Almost any business would benefit from their clients singing their praises in a public place. Imagine if you could create walking billboards for your company, spreading your message when you are not around to do it yourself. They could infiltrate social groups that you may have been cut out from entering. For example, they can walk through their employer’s door, and expose all of their coworkers to your message. Their social club is easily penetrated with songs of your company’s praises. There are many other examples of gatherings where you have not been granted access, and they’ll be welcomed with open arms.
Why is it that some financial professionals are successful at creating ravings that consistently lead new prospects to their doorstep, while others struggle? The struggling advisors don’t ask? Maybe. However, asking alone doesn’t create raving-fan billboards. It will be up to you to create an experience worth talking about. You will also need to start your clients on the right path by educating them on why, how, and when to introduce your firm.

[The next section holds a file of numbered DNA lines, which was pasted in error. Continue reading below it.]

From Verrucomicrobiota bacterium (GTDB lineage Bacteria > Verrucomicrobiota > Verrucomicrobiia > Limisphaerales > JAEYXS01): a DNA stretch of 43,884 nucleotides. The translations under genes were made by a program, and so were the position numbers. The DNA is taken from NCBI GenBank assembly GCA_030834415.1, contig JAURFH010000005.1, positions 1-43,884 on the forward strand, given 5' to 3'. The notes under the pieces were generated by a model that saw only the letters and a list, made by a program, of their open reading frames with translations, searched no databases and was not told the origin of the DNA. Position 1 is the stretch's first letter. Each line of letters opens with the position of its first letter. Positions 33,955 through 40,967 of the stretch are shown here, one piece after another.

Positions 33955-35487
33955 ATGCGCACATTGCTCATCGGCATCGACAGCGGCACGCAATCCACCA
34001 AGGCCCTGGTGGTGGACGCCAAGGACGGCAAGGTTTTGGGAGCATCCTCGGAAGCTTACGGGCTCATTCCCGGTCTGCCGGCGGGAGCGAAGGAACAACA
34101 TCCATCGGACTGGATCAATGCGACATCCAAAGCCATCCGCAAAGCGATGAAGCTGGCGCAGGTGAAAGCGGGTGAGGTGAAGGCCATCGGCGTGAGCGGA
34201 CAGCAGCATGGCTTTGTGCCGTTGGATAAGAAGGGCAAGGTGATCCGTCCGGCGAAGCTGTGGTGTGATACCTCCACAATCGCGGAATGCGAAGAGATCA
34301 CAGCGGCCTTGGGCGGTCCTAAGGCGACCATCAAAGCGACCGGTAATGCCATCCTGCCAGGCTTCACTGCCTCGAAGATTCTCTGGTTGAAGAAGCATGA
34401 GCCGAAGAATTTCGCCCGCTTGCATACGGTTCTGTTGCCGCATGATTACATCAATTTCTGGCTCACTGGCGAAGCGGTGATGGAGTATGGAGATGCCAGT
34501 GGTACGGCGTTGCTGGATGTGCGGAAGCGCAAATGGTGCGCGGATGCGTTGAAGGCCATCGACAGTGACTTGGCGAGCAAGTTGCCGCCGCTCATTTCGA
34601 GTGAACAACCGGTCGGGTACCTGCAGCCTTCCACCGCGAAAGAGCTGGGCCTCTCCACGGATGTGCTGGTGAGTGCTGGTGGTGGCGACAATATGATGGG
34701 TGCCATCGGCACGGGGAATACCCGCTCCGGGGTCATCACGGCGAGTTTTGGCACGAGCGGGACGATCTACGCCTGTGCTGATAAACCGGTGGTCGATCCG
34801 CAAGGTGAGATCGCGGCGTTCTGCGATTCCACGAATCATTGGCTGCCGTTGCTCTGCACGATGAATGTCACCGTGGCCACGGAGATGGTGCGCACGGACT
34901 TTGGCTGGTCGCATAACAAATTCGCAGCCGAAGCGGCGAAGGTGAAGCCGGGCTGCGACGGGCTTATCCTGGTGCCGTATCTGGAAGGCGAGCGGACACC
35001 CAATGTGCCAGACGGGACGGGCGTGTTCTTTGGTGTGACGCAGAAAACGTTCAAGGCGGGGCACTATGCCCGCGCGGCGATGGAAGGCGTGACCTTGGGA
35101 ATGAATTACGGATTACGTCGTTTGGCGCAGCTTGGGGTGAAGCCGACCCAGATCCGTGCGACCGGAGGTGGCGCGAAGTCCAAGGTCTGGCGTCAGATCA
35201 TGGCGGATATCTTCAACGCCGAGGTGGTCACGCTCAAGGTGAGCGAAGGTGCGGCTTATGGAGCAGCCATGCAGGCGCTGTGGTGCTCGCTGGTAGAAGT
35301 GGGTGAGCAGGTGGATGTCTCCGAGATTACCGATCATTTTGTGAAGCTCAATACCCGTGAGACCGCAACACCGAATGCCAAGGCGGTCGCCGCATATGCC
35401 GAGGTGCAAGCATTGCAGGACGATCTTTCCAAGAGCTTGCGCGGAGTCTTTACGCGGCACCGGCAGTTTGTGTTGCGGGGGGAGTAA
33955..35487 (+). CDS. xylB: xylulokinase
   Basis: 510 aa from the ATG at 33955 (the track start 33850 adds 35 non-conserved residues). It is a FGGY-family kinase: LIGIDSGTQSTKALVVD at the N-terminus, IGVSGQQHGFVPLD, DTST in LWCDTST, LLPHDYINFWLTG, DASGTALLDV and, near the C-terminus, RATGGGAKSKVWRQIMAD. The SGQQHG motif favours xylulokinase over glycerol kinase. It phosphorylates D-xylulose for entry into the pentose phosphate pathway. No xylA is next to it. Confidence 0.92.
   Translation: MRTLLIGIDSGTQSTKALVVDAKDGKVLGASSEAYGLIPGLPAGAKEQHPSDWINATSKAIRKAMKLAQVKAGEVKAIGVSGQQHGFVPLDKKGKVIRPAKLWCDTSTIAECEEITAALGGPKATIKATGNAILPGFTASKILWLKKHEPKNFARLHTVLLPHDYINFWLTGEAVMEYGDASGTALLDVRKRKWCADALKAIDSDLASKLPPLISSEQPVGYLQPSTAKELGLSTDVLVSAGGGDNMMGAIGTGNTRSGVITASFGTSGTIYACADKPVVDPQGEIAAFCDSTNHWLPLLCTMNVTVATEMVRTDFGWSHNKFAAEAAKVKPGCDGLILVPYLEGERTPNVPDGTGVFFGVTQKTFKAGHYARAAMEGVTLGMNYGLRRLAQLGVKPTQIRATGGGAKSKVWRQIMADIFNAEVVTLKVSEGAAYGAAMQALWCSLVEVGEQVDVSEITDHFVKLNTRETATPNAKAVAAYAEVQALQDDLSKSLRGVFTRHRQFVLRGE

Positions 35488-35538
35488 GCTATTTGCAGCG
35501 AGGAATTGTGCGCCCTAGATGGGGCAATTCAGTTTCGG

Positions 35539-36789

Step One: We Accept Introductions
Do your clients know that you accept introductions to new prospects? If you're not receiving a lot of introductions, then most of your clients were probably introduced to you through another method of prospecting and marketing. Perhaps you do workshops, and they met you at one. Maybe you had a television or radio appearance, and they heard you on air. Whether you leverage direct mail, or preset appointments, these prospects-turned-clients were not referred to you and think you get introduced to new people in the same way that they met you. It was not a personal introduction from one of your clients.
They may not know that you accept introductions. I know this sounds crazy. You may be thinking, “How can they not know this? Everybody should assume that I gladly accept new introductions.” Have you made it clear to your prospects and clients that you do? If not, don’t be upset with them. When they don’t refer you to others, it’s your fault.
Step Two: Be specific, Be Clear
Many of the financial professionals that we interview who ask for referrals try some variation of the "who do you know" approach. This strategy is often met with "I'll have to think about it," or "may I get back to you on that?" The reason: you were not clear and narrow in your description of who is a good fit to be introduced to your firm. Asking your client to provide the names of a specific person, or persons, who might be a good fit for your services without giving guidance to narrow their search is unfair and often unproductive.